Homeless center becoming reality
Published: Wednesday, November 13, 2013 at 2:26 p.m.
Last Modified: Wednesday, November 13, 2013 at 2:26 p.m.
Eight years in the making and barring any unforeseen circumstances, a homeless assistance center is expected to become a reality when — on Tuesday — the city of Gainesville takes possession of the closed Gainesville Correctional Institution.
Bob Woods, communication manager for the city of Gainesville, said in 2005, the 10-Year Plan to End Homelesness was adopted and it has taken eight years to agree on a location.
"It's been a long road to get to this point," said Woods, in a telephone interview on Tuesday. "We've reached consensus and now we need community conversations to create a future vision."
Woods said the site will need a name and the city will be holding meetings to solicit input from the public for a name that will represent the community's vision for the site. He said some in the community are referring to it as a homeless assistance center and others in the community are calling it a community empowerment center.
Fred Murry, assistant city manager, said on Nov. 19, the city is expected to take possession of the closed property at 2845 NE 39th Ave. Murry provided a PowerPoint presentation/overview of homeless services during the November meeting of the Black on Black Crime Task Force held last Wednesday at the Kirby Smith Center.
"This is a long-term project," Murry said. "but we can't do it without your vision. We want to take it from prison to pride."
Woods said the city is paying $1.4 million for the property, which includes 98 acres for conservation and 30.5 acres with 15 buildings to be used for a homeless center that will also provide services to the community as well. The purchase also includes an access road from NE 39th Avenue.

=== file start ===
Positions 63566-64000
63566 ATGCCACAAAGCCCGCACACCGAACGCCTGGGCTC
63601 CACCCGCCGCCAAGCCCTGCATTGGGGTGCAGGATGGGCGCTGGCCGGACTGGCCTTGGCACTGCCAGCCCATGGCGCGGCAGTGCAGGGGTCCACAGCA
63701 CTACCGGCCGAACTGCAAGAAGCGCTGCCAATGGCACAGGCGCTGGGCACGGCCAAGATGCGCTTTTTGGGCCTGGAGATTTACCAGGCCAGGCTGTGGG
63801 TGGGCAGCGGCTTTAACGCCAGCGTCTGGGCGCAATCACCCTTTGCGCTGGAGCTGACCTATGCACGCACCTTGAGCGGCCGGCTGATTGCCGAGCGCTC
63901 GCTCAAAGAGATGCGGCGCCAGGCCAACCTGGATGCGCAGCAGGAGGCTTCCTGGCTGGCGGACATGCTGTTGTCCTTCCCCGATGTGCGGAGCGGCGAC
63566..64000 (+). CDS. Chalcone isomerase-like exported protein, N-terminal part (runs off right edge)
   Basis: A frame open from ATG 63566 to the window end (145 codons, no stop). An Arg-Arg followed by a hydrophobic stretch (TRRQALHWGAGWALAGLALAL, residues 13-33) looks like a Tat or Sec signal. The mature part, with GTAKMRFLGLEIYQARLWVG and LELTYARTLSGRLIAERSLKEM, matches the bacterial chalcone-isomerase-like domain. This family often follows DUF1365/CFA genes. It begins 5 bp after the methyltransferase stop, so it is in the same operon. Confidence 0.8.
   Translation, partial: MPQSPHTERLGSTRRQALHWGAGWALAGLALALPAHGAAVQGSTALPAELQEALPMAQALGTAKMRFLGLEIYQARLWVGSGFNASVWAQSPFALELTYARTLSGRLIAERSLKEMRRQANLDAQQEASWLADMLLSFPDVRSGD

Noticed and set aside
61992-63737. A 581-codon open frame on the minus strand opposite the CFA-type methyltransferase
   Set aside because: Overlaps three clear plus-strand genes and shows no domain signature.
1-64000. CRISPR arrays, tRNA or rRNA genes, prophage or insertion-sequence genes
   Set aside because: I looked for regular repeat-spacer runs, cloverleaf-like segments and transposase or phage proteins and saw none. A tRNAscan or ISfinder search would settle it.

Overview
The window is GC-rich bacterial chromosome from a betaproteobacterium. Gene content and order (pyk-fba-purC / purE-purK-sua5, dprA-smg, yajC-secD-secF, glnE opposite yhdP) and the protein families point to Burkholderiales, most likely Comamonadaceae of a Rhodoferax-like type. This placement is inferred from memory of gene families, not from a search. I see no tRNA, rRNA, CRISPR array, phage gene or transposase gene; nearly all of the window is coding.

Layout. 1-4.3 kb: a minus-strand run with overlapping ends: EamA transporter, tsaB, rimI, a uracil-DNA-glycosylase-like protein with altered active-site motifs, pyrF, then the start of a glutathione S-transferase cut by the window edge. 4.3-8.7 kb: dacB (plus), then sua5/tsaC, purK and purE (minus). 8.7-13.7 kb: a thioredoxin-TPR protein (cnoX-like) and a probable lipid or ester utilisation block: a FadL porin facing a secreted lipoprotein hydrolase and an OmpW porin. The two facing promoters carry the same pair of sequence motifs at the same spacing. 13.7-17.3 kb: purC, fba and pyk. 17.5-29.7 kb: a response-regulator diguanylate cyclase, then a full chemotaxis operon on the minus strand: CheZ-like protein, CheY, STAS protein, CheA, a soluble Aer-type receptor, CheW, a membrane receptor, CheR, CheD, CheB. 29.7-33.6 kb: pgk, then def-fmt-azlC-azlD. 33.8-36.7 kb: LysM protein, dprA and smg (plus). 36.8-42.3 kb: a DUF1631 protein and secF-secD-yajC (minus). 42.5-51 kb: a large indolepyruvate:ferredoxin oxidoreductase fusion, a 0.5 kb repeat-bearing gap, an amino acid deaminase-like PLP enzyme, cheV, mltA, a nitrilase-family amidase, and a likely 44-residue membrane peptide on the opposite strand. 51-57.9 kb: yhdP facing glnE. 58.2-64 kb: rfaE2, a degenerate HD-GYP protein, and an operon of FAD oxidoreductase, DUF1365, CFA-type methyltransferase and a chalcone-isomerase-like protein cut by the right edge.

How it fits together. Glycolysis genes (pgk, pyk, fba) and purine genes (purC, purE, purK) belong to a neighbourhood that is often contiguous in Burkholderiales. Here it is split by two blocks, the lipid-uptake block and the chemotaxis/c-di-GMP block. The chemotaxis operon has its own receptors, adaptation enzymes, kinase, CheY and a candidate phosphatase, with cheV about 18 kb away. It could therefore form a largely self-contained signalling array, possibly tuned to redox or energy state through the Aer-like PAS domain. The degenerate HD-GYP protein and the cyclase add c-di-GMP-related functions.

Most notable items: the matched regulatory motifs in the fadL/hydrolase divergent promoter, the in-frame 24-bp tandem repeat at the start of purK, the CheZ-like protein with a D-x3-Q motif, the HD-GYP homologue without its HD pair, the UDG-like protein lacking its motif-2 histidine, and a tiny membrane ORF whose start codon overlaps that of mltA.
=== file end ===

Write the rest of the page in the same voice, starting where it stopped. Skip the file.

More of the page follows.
Woods said organizations and individuals have been invited to submit proposals to administer and implement services for homeless persons at the proposed center. The deadline for submitting proposals is Nov. 19 and the bid will be awarded on Dec. 5.
Woods said the city also is reviewing applications for an interim project coordinator, who will coordinate daily activities until a vendor can start providing services at the center. Woods said there are three buildings that can be ready for interim services, such as intake/case management and serving two meals per day starting in December or January.
Woods said the Request for Proposals includes suggestions of services to be offered at the center.
"We're saying these are the services we would like to see, but we're not telling the vendors what to do," Woods said. "Services will grow overtime in a phased process."
"The property is suitable for a campus-style facility, expected to be self-contained," Woods said. "We don't expect anything but a minimum impact to the neighborhood."
"Our goal is to make this a national showcase," said Woods, adding that the vision is to have a site that provides more than a site for a homeless center, but also provides long-term services to the community at large, such as education, job skills and job search, and other opportunities.
Theresa Lowe, executive director of the Alachua County Coalition for the Homeless and Hungry Inc., said the coalition will be submitting a proposal for the operation of the homeless assistance center. The coalition is a non-profit agency that provides services to homeless and low-income residents in Alachua County.
Lowe said there are three buildings that only need cleaning and minor repairs, and those buildings could be used right away to provide homeless residents with intake and case management, two ready-meals per day, a place where they could get their mail, and storage for their belongings so they don't have to carry them on their backs all day. On the grounds, there is a restroom and a covered pavilion that can be used right away, too.
"In the meantime, the other buildings can be renovated as funding becomes available," said Lowe, adding that there are four buildings the city will be repairing to allow for more services to be provided. She thinks those buildings could be used for a library/computer center, a kitchen/cafeteria, a laundry room, a dormitory, and a restroom/shower facility.
Lowe also doesn't think the center will have a negative impact on the neighborhood. She said the center will be self-contained. To access the center, Lowe said the homeless population at the Bo Diddley Downtown Plaza would probably walk along Waldo Road and NE 39th Avenue or take the RTS bus.
"Hopefully, people serving food (for the homeless) at the plaza will agree to serve the meals at the center," Lowe said.